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BOB HIRSHON (host):
How a virus enslaves caterpillars. I’m Bob Hirshon and this is Science Update.
A virus called baculovirus makes pesky gypsy moth caterpillars do its bidding. Infected caterpillars climb to the tops of trees, and stay there until they die. Then their bodies melt and rain virus particles below. Now, Penn State University entomologist Kelli Hoover and her colleagues have identified the gene that sets it all in motion. It’s a gene called EGT that suppresses molting – a developmental process that normally triggers a break from feeding.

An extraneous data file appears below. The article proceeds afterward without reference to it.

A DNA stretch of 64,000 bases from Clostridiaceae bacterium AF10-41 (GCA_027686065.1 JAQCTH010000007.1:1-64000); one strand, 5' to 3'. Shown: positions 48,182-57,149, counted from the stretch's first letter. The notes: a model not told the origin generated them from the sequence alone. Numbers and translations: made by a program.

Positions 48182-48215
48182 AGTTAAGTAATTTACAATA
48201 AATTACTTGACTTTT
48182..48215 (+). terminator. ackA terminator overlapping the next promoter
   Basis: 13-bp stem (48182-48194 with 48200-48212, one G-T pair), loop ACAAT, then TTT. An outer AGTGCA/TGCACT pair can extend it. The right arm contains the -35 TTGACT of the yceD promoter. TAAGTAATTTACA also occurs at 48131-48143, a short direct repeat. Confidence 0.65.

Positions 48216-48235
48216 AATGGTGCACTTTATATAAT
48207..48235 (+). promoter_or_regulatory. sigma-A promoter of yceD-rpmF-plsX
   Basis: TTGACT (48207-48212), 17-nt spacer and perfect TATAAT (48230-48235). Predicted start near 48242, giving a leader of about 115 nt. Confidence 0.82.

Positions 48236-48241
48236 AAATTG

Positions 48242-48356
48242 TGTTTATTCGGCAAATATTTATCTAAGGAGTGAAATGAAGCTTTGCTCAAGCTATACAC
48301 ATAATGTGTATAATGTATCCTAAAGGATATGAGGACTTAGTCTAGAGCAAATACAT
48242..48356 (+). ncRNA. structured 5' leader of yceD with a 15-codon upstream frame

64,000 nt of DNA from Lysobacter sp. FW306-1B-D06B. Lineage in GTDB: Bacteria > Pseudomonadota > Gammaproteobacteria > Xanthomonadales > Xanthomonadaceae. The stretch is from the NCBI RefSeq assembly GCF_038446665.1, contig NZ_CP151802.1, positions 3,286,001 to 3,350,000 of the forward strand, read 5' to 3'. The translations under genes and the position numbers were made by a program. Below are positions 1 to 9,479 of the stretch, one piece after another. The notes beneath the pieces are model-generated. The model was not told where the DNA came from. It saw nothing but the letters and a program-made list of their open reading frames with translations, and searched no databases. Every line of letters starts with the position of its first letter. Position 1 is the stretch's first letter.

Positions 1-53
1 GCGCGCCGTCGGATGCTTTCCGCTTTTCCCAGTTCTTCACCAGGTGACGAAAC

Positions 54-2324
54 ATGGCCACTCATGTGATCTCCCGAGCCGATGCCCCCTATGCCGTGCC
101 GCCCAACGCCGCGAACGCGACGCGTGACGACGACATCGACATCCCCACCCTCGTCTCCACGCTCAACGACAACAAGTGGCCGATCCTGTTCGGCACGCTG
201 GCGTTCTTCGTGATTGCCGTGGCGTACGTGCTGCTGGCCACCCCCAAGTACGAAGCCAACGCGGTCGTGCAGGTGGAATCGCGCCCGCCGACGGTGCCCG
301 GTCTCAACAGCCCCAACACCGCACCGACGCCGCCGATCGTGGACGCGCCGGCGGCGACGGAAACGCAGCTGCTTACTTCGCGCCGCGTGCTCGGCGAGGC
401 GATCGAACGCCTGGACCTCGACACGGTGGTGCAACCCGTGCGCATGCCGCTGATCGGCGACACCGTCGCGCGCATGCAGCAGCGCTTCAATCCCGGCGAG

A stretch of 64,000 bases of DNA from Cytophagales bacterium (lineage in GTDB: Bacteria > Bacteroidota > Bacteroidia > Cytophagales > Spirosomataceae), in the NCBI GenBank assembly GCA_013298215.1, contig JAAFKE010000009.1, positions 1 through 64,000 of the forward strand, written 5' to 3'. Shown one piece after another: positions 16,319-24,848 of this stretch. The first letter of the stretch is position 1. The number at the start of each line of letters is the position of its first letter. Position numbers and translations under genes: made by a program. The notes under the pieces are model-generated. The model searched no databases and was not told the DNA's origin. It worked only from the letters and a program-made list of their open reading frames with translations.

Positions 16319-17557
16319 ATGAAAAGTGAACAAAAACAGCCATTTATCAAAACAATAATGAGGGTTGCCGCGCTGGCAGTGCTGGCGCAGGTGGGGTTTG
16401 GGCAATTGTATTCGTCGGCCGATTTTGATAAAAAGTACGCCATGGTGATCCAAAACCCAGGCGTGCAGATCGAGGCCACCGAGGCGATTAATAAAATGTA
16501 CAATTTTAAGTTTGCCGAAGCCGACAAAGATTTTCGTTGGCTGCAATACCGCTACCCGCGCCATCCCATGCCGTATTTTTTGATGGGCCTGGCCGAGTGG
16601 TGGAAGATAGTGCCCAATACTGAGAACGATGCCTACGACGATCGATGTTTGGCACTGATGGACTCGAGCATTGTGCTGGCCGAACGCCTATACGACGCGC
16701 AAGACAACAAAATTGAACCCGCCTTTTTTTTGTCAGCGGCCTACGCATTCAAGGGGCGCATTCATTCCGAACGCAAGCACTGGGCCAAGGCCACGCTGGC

KELLI HOOVER (Pennsylvania State University):
By keeping the insect from molting, the virus keeps the insect in a feeding state, so that it’s able to make a bigger caterpillar, and get more virus particles out of a given caterpillar.
Her team showed that without this gene, the virus couldn’t make the caterpillars climb. The virus is already used for pest control, and Hoover’s findings may lead to better ways to manage it in the field. I’m Bob Hirshon for AAAS, the Science Society.